CANBERRA, AUSTRALIA — During its Outlook 2011 conference on March 1, the Australian Bureau of Agricultural and Resource Economics and Sciences (ABARES) discussed its assessment of the A$2.3 billion impact of recent floods on agricultural production and exports and provided an outlook for Australia’s commodities over the short- to medium-term.

The event was organized by ABARES and is being held this year at the National Convention Centre, Canberra, Australia, March 1-2.

ABARES’ Chief Commodity Analyst Dr. Jammie Penm examined how the recent, extraordinary weather affected production.

“While individual farmers have suffered as a result of the floods, overall the national outlook for agricultural production and exports looks positive,” Penm said. “Loss of agricultural production and exports due to the recent adverse climatic conditions is estimated to have been A$2.3 billion in 2010-11, with significant impacts on production of cereals, sugar, fruit and vegetables, cotton and grain sorghum. Excessive rainfall in late November and through mid-December caused considerable disruption to the winter grain harvest and a significant downgrading of crop quality.

“Continued rainfall and flooding in late December and through January caused further significant damage to agriculture in most of the eastern states, as well as in the Gascoyne region of Western Australia.”

ABARES’ Executive Director Phillip Glyde said the outlook was generally positive for commodity production and exports.

“Despite the recent adverse weather impacts, the value of farm exports is forecast to rise by around 9% to A$31.2 billion in 2010-11, before increasing by a further 4.4% to A$32.5 billion in 2011-12,” Glyde said.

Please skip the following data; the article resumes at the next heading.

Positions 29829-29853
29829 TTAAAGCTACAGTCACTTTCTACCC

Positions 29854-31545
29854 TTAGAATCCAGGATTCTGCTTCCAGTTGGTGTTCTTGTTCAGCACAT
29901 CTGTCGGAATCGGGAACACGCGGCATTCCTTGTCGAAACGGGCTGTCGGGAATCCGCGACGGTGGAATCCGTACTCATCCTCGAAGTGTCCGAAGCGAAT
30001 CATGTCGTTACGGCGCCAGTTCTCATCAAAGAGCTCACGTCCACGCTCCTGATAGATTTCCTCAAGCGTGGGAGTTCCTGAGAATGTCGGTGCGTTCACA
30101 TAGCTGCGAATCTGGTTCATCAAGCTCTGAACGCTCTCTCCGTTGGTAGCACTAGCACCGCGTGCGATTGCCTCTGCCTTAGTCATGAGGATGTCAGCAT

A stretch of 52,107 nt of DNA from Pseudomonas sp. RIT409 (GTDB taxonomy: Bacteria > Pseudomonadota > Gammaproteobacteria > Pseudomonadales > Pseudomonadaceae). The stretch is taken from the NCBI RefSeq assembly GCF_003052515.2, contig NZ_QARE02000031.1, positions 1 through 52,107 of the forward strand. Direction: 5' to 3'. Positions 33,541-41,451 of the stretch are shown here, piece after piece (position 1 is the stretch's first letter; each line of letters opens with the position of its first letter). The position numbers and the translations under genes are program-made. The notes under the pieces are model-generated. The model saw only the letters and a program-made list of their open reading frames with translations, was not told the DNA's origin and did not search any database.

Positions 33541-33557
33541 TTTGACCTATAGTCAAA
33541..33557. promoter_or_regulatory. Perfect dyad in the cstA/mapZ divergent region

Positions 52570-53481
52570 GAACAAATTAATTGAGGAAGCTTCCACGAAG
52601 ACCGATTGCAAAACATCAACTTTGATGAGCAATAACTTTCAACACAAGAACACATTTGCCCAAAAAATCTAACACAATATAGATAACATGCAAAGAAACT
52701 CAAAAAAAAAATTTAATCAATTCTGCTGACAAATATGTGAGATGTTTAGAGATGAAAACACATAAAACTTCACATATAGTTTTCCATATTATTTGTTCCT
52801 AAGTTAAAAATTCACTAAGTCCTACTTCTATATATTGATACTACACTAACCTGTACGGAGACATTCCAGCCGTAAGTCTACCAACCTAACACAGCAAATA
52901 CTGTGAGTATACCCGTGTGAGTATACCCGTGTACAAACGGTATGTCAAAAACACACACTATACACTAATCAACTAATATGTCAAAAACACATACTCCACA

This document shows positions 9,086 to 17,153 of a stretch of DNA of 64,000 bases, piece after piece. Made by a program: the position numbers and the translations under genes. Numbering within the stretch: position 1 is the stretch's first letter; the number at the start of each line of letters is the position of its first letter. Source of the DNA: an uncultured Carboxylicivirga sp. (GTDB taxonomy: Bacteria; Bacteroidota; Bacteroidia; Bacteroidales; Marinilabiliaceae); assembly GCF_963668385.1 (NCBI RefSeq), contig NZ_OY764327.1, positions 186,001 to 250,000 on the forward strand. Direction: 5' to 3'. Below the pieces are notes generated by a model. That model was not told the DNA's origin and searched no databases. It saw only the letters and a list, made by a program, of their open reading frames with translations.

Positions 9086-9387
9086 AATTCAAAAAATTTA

Glyde emphasized the importance of lifting agricultural productivity to counter any adverse impacts that may arise in the future, from climate variability, pest and disease pressures, market fluctuations and economic downturns.

“In terms of productivity, ABARES research indicates that domestic public-sector R&D and associated extension activities account for around one-third of the broadacre productivity gains achieved over the past 50 years,” Glyde said. “Now is the time to increase our research capacity and not to reduce it.”

Glyde spoke at the economic overview session on March 1, which also featured the National Australia Bank’s chief economist Alan Oster and JP Morgan Japan’s Jesper Koll.

“The world financial outlook is looking better and once the Australian economy gets through its current flat patch, growth and the labor market will come back strongly,” Oster said.

“China and India are the new engines of global growth and Australia's exports. The good news for Australia is that both countries show no signs of slowing down, while the bad news is that inflation poses complex challenges for both Indian and Chinese policy makers,” Koll said.

ABARES also said March 1 that commodity exports will exceed A$250 billion in 2011-12.

ABARES’ Deputy Executive Director Paul Morris said earnings from Australia’s commodity exports are forecast to rise by 14% to a record of A$251 billion in 2011-12, following a forecast strong increase of 29% to A$221 billion in 2010-11.

“Over the medium term, commodity export earnings are projected to be maintained around this value in real terms, reaching around A$255 billion in today’s dollars by 2015-16,” Morris said.

For farm products, the value of exports is forecast to rise by 4.4% to A$32.5 billion in 2011-12, following an expected increase of around 9% to A$31.2 billion in 2010-11.

Despite the adverse impact of recent excessive rainfall and floods, the forecast value of farm exports in 2010-11 represents an upward revision of around A$1 billion from the forecast released by ABARES in December, mainly reflecting the effect of recent significant increases in agricultural prices on world markets.

World prices for grains and oilseeds have increased substantially because of shortfalls in production in some of the major exporting countries. Producers in many producing countries are expected to respond to current high prices by increasing production next season.